Overview of Nurse Practitioner Programs

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Nurse practitioner programs vary in scope and duration, but there are certain universal requirements that one can expect. Specifically, all nurse practitioner programs are offered at the graduate level. To be eligible for any nurse practitioner program, an individual should be a licensed Registered Nurse (RN). All programs also require nurses to complete coursework and clinical practicum experience, after which the student is eligible to pursue NP certification. Beyond these general commonalities, the method of delivery, specialization options and specific degree options vary from school to school.

Types of Nurse Practitioner Programs

The types of nurse practitioner programs offered vary across the nation. Online, part-time and full-time programs are offered; sometimes all three options are available in an individual program. A growing number of programs cater to the working nurse, realizing that while nurses want to further their education, they must also continue to work and fulfill other personal and professional goals.

Accelerated Nurse Practitioner Programs

Accelerated NP programs

There are two primary types of accelerated nursing programs for students. Accelerated programs are full-time, year-round programs, which have very little, if any semesters off. First, many schools realize that ambitious undergraduate students want to earn a graduate degree. Some nurse practitioner programs are combining requirements to earn the NP qualification, so that undergraduate students can take nurse practitioner courses as an undergraduate, and complete their degree sooner than other students.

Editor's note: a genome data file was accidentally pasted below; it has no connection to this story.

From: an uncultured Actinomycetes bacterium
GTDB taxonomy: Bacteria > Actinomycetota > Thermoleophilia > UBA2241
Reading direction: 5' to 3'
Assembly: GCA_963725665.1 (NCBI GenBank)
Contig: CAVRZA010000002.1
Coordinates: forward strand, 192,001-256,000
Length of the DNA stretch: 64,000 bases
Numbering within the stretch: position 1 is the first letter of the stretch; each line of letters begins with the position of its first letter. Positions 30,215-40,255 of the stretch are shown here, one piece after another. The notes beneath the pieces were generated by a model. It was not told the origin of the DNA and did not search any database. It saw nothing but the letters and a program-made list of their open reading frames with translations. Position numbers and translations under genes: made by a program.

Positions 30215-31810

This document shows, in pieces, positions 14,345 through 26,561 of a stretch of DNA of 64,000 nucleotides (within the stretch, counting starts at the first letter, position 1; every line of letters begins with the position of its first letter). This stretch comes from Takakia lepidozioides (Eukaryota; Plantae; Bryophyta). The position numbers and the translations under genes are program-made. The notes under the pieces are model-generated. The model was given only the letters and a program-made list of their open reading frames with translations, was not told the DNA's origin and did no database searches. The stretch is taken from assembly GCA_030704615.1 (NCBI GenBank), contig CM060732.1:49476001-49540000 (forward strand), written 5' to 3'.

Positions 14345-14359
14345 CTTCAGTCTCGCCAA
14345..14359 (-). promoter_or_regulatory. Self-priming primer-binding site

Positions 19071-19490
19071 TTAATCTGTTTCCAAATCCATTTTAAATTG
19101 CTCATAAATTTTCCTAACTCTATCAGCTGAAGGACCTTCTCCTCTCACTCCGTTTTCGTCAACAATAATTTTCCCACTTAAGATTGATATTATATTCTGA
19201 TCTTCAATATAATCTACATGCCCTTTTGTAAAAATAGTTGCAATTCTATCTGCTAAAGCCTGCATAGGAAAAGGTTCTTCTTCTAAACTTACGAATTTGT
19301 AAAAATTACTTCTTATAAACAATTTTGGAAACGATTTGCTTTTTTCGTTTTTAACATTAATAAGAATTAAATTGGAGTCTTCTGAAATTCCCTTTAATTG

Second, with the promising career projections for nurses in the healthcare industry, some professionals are going back to school to earn a nursing qualification. Because students do not want to start from scratch and spend seven-to-eight years in school, especially if they already have a degree, schools offer an accelerated option. This is the more common type of accelerated program, which usually admits bachelor’s or master’s-prepared students with no prior nursing experience. Upon completion of this program, students usually earn an RN license, graduate degree and are prepared to take certification exams.

Online Nurse Practitioner Programs

Online nurse practitioner programs across the nation vary in scope and method. Some online nurse practitioner programs cater to nurses serving in the armed forces, while others require students to be in state or live within commuting distance to the institution. More often than not, online nurse practitioner programs, employ a hybrid method in which students complete most of their coursework online and attend on-campus sessions intermittently.

Full-Time vs. Part-Time Nurse Practitioner Programs

Part-time nurse practitioner programs are the most common type of program offered. Some schools choose only to offer a part-time option, as very few students enroll full-time. Part-time programs may allow students to take as little as one class per semester.

Full-time nurse practitioners are increasingly less common as nurses seek options to work and pursue higher education. However, at elite schools, such as the Ivy Leagues, nurse practitioner programs may offer no other option except full-time study for nurses. Attending a nurse practitioner program full time is highly demanding and may prevent a nurse from maintaining a full-time work schedule.